Davis called Garcia 'skittish'
Garcia took exception on Wednesday to a comment Butch Davis made two days earlier when he described Garcia as being "skittish" during a 34-23 loss against Pittsburgh last weekend.
"I don't have a reaction to that," Garcia said when asked how he felt about Davis' characterization. "Until he plays the quarterback position, then he can understand where I am coming from."
Ouch. The Bush-Kerry presidential debate may not deliver a juicier line.
Based on his salty delivery, Garcia meant to say "can't understand." But it's not the first mixed message coming out of team headquarters as the Browns (2-3) try to salvage a season that's showing signs of slipping away.
Cleveland's offense enters this week's game against Cincinnati ranked 30th in the NFL. Theories abound to what's at the heart of the Browns' inefficiency. Is it the lack of a running game? Is it Garcia, who can't seem to stand still in the pocket? Is it the offensive line? Do the Browns have enough playmakers?
Garcia offered his take Wednesday, saying the Browns are simply missing too many chances at big plays.
While watching game film, Garcia finally sees the open receivers he's not seeing downfield on Sundays. He's seeing receivers not coming back to the ball when he scrambles, and watching potential touchdowns turn into field goals.
"That is what is disappointing," said Garcia, in his first season with Cleveland after signing as a free agent. "Because it's not like we are a bad team or a terrible offense. The plays are there to be made. We're not making them, and that's me included."
On Monday, Davis said Garcia, who has been sacked 13 times this season and was running from Pittsburgh's blitz on virtually every snap, needed to trust his protection.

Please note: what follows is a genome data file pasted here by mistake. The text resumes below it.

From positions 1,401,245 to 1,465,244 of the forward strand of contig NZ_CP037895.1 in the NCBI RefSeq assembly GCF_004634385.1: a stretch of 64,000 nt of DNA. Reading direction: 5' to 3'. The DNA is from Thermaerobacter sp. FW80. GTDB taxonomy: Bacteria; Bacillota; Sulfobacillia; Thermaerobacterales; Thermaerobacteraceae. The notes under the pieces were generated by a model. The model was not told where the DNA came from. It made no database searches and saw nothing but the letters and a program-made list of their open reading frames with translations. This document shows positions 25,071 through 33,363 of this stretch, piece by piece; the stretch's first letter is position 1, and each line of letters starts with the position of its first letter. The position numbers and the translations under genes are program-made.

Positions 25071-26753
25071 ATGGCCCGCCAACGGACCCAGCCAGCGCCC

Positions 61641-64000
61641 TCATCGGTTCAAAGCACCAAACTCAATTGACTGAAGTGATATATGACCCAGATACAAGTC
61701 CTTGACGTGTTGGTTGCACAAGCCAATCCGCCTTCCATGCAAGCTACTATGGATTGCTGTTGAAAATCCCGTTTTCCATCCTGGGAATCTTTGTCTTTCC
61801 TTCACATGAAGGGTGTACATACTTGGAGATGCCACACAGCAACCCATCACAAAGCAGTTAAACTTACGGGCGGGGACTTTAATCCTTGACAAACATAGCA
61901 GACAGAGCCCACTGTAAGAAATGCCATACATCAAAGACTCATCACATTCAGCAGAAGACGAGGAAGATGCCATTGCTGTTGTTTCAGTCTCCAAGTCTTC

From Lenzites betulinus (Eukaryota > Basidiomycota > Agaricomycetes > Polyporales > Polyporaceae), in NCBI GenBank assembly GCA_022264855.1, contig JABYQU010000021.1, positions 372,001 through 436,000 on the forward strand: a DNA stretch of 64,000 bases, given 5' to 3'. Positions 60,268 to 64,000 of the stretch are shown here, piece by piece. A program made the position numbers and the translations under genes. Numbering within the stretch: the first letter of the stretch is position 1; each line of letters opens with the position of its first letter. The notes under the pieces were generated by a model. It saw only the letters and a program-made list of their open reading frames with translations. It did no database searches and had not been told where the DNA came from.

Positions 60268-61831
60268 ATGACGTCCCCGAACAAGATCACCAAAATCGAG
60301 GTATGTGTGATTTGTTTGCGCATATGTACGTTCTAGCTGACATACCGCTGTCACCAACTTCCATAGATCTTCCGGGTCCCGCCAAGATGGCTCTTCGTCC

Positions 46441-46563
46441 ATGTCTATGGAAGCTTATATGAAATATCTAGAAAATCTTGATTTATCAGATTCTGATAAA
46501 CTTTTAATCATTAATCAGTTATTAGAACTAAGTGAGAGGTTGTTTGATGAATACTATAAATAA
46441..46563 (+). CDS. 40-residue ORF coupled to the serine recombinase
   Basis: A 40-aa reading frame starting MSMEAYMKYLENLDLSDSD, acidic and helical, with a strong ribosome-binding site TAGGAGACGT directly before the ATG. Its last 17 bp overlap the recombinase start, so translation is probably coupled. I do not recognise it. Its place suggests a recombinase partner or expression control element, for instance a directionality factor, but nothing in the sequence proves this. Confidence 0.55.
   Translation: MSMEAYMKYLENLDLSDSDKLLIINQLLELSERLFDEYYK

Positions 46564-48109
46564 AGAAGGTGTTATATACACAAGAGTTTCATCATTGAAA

"The quarterback has to have confidence that the last time he got hit was an aberration," Davis said. "He can't be skittish. He has to sit in the pocket and make throws."
Following Wednesday's practice, Davis was told that Garcia didn't seem happy about the "skittish" comment.
"He probably shouldn't have been," Davis said. "That's one of those things where the media takes one word out of 12 paragraphs and paraphrases it when it is taken out of context. Jeff and I talked about it and laughed about it.
"I will still say that when a quarterback gets hit, when he thinks that he has protection and the protection doesn't hold up, you will get skittish. That is no reflection on him."
Garcia acknowledged there have been times when he has left the pocket too early, and said that he is still "in a learning mode" with the Browns.
He's still adjusting to his new team. Slowly.
"I'm not saying that I had better protection in San Francisco, but I knew exactly where to go with the football pretty much 95 to 99 percent of the time," he said. "I knew how to get the ball out of my hands quickly and make things happen."
Copyright 2004 by The Associated Press
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